Facebook Community Pages and the use of YOUR IP

Back in August 2010, Facebook launched their “community pages”.  In the spirit of social media and “shared knowledge” these pages are auto generated from content that is available online under a creative commons licence (mainly but not exclusively from Wikipedia entries).

But what if you don’t like what is written on your organisation’s auto generated community page?  From Facebook help centre:

“Can I edit the content on a community page?

No. Community pages display Wikipedia articles about the topics they represent when this information is available, as well as related posts from people on Facebook in real time. At this time, there is no way for you to add your own pictures or edit information on these pages.”

No?  This seems more than a little unfair.  Especially when the pages are often accompanied with official logos and it is not always clear which pages are owner generated, and which are auto generated…  From IPfrontline.com, “Facebook Community Pages Can Jeopardize Trademarks and Brands

“Users can easily be confused between official pages and community pages. For instance, when a user searches for Dr. Pepper using Facebook’s search bar, many “Dr. Pepper” pages pop up. The consumer can’t tell immediately whether it’s a community page, a fan page, or the official page…”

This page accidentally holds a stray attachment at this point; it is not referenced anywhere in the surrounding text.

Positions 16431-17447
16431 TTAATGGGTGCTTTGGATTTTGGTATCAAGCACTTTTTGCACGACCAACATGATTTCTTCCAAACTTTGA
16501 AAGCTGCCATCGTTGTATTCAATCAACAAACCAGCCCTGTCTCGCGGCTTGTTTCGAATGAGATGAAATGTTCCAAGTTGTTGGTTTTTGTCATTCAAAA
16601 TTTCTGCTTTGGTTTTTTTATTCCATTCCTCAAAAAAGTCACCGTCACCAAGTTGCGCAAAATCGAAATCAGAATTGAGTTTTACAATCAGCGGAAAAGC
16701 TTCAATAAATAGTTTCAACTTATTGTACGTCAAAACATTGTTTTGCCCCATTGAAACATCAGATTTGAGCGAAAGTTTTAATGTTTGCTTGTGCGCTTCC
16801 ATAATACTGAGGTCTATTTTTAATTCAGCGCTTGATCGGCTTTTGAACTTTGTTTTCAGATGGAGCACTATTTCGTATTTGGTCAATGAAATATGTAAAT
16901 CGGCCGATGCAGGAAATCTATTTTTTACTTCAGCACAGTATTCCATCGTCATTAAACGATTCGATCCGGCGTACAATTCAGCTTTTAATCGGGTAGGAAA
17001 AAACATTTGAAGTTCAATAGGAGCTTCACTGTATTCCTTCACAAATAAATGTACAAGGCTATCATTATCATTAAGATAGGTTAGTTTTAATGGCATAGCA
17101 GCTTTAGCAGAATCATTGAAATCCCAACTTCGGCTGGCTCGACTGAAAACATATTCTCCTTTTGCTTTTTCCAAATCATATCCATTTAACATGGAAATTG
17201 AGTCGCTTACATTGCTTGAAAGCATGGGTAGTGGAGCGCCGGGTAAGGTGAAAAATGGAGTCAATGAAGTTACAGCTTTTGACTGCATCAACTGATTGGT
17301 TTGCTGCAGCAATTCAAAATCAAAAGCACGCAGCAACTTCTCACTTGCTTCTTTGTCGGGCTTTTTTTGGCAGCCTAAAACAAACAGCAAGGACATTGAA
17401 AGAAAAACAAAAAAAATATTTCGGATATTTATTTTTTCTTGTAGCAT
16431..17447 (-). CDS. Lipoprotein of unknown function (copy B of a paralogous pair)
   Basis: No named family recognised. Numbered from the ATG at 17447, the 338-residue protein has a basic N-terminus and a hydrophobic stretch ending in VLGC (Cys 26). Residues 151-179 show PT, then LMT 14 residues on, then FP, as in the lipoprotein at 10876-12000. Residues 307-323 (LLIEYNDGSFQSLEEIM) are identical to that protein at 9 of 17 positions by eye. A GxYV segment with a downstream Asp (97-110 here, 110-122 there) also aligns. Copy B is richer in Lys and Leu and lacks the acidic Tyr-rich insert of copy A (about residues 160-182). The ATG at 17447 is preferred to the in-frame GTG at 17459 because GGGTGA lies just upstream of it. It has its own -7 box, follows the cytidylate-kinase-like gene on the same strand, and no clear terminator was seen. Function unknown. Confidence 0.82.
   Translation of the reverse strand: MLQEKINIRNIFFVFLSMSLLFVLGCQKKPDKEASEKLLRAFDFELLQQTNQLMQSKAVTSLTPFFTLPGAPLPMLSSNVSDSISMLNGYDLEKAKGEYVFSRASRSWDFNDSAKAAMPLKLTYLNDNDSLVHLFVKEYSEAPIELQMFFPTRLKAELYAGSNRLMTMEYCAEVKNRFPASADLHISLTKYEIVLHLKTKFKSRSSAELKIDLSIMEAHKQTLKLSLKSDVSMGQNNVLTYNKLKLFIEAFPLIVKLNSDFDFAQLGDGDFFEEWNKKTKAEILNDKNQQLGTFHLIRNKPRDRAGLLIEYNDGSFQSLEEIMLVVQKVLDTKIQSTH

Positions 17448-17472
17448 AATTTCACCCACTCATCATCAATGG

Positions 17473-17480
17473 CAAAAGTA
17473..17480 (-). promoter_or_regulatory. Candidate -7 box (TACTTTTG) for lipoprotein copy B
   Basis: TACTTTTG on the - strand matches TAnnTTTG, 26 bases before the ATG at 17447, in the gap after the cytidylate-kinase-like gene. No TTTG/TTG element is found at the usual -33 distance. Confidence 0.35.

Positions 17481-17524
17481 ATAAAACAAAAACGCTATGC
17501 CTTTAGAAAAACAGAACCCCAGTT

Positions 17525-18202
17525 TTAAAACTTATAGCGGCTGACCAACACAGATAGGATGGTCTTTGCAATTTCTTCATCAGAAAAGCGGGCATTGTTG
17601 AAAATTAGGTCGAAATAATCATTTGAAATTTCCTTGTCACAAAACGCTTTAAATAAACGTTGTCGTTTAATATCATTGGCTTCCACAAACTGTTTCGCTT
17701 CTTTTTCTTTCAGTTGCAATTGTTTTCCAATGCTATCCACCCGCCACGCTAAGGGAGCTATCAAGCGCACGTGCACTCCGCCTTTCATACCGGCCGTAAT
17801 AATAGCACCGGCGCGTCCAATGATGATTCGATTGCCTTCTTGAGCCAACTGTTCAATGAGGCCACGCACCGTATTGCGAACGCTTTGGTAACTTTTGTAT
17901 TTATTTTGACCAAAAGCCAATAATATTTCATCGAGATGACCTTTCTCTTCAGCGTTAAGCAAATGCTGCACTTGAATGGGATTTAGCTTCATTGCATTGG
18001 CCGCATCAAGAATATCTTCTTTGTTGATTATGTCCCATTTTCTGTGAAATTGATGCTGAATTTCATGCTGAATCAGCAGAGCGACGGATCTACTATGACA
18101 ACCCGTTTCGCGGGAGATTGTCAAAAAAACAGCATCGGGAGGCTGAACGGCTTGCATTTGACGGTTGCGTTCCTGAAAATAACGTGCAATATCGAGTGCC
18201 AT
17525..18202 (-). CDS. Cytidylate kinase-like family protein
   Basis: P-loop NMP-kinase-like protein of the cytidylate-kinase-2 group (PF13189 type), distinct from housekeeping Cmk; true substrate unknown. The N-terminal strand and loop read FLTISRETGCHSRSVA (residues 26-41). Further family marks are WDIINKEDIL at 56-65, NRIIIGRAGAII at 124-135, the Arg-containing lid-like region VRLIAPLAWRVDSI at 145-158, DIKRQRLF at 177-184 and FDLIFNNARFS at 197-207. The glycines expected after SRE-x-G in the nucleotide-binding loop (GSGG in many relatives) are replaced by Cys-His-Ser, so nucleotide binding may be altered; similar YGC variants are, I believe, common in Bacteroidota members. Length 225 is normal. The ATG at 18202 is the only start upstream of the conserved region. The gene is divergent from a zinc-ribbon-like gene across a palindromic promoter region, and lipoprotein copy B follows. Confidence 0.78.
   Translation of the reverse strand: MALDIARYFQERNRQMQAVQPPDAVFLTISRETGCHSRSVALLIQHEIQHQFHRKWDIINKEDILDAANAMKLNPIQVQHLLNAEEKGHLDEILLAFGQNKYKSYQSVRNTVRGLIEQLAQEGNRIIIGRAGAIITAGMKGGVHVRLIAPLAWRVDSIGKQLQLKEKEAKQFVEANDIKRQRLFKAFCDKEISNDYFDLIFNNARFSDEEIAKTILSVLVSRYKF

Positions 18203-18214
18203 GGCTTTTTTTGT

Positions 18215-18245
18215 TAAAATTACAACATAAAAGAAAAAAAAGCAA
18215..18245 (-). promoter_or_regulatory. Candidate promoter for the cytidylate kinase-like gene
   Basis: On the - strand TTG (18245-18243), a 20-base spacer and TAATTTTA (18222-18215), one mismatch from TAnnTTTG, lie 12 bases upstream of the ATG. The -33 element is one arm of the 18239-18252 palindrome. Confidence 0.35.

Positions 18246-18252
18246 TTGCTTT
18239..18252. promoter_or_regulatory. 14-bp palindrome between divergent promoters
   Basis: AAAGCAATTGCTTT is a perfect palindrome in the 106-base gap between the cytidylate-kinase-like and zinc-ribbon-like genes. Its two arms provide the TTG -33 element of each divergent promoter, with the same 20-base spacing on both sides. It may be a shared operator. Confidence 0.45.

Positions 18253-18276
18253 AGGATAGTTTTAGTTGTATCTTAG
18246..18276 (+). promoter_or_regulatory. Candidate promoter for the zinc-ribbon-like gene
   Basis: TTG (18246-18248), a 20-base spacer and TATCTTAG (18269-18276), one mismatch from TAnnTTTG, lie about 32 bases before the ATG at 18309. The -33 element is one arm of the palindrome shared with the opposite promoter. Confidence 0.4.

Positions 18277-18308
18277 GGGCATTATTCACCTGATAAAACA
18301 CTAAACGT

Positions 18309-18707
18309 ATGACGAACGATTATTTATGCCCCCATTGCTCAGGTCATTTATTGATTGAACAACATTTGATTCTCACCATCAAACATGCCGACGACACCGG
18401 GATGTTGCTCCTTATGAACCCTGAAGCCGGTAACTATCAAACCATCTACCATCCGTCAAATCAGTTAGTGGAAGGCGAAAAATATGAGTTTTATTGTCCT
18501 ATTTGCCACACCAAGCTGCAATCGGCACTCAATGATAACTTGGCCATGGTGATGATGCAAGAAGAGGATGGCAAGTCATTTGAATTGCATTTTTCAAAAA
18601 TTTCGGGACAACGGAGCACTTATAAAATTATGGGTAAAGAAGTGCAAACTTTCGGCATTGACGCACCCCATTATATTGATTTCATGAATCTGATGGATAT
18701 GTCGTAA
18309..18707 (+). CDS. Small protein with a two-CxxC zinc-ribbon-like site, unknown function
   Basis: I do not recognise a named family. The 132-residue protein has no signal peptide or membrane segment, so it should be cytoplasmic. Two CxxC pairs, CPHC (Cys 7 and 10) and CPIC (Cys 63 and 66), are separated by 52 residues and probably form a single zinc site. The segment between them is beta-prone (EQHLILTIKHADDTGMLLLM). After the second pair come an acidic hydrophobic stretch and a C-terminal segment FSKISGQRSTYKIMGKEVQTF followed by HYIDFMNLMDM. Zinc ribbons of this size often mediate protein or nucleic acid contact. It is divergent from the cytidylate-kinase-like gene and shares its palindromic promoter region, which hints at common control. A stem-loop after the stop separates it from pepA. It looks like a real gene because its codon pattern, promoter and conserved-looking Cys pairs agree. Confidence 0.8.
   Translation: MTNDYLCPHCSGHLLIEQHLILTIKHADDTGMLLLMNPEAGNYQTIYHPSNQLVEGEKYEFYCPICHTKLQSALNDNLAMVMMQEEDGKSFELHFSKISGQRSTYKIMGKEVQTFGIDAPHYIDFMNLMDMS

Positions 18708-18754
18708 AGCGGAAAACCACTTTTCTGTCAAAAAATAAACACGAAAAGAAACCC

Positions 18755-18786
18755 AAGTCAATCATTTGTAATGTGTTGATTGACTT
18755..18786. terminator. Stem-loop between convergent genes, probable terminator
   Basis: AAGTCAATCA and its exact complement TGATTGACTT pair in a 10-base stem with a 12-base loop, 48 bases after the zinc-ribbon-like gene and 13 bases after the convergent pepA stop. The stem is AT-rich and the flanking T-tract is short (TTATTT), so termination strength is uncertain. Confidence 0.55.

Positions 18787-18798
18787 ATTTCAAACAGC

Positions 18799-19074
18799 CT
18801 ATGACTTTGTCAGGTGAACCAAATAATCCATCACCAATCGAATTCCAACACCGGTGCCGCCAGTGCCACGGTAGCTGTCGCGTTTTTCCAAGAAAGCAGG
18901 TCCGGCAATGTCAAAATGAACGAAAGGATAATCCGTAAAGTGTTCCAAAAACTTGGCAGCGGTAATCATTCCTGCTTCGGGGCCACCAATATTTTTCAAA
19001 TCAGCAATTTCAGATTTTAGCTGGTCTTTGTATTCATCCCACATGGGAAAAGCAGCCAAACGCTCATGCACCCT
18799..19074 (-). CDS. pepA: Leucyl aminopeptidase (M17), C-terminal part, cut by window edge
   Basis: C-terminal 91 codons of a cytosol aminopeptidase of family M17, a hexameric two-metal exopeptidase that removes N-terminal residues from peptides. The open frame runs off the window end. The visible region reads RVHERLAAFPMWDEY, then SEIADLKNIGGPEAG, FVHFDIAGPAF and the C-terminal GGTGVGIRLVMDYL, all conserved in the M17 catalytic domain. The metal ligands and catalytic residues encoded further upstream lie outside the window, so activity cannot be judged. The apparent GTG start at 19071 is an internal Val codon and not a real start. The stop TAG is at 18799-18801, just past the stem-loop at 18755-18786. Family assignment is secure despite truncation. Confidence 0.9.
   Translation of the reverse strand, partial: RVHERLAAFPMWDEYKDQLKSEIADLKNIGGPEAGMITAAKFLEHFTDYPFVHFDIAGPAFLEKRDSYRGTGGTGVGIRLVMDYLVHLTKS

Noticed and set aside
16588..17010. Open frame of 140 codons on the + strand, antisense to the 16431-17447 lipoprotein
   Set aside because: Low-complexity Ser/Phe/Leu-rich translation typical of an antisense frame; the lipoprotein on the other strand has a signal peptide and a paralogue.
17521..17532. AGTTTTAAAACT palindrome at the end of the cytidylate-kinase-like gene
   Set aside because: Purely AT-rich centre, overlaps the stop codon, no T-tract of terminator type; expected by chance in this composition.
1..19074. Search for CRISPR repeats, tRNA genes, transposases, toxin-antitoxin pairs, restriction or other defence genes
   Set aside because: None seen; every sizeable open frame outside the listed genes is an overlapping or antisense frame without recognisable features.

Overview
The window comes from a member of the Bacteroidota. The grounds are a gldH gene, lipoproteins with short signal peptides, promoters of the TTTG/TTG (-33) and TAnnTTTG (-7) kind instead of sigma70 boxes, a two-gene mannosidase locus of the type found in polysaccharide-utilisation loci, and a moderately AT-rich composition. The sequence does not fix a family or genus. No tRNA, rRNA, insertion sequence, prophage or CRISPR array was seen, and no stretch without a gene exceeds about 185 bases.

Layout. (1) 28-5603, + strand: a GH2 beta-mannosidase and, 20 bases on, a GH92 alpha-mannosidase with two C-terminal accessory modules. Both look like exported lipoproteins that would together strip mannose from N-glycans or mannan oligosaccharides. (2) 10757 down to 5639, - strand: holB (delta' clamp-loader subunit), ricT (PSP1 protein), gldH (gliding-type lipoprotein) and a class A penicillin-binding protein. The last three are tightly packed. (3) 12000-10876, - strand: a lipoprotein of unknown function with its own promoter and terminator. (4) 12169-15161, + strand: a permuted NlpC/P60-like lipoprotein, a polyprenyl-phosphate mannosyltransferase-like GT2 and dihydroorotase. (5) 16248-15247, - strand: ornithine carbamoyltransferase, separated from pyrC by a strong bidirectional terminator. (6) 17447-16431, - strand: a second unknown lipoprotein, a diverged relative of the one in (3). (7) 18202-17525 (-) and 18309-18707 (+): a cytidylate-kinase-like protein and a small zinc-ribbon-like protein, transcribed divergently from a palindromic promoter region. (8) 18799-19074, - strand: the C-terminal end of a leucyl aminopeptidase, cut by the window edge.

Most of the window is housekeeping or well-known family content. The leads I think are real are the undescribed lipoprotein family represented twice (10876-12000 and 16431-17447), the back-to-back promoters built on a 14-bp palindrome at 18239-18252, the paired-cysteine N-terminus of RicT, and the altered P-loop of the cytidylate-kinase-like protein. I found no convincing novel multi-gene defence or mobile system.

Help is at hand however, even if it’s not so widely publicised.  Download and read the following article: “Brand Owners Can Now Reclaim Facebook Community Pages” for more information on Community Pages, and steps you can take to reclaim your one if you need to.  See also “Have You Claimed Your Facebook Community Page Yet? Here’s How…”  and “How To: Claim Your Facebook Community Page” (Be sure to read the comments too as its not so straight forward.)

The Kilpatrick Townsend & Stockton LLP article also says:

“Facebook’s Community Pages are an excellent example of why brand owners should take a proactive approach to social media and have a clear social media brand protection strategy in place. This is not only important for a brand owner to fulfill its duty to police the marketplace but also to ensure that a brand owner has current information about the constantly changing state of social media. There is little doubt that brand owners will continue to see many new developments in the social media space”

For more information on this topic read also the Social Media Examiner article: “Facebook Community Pages: What Your Business Needs to Know

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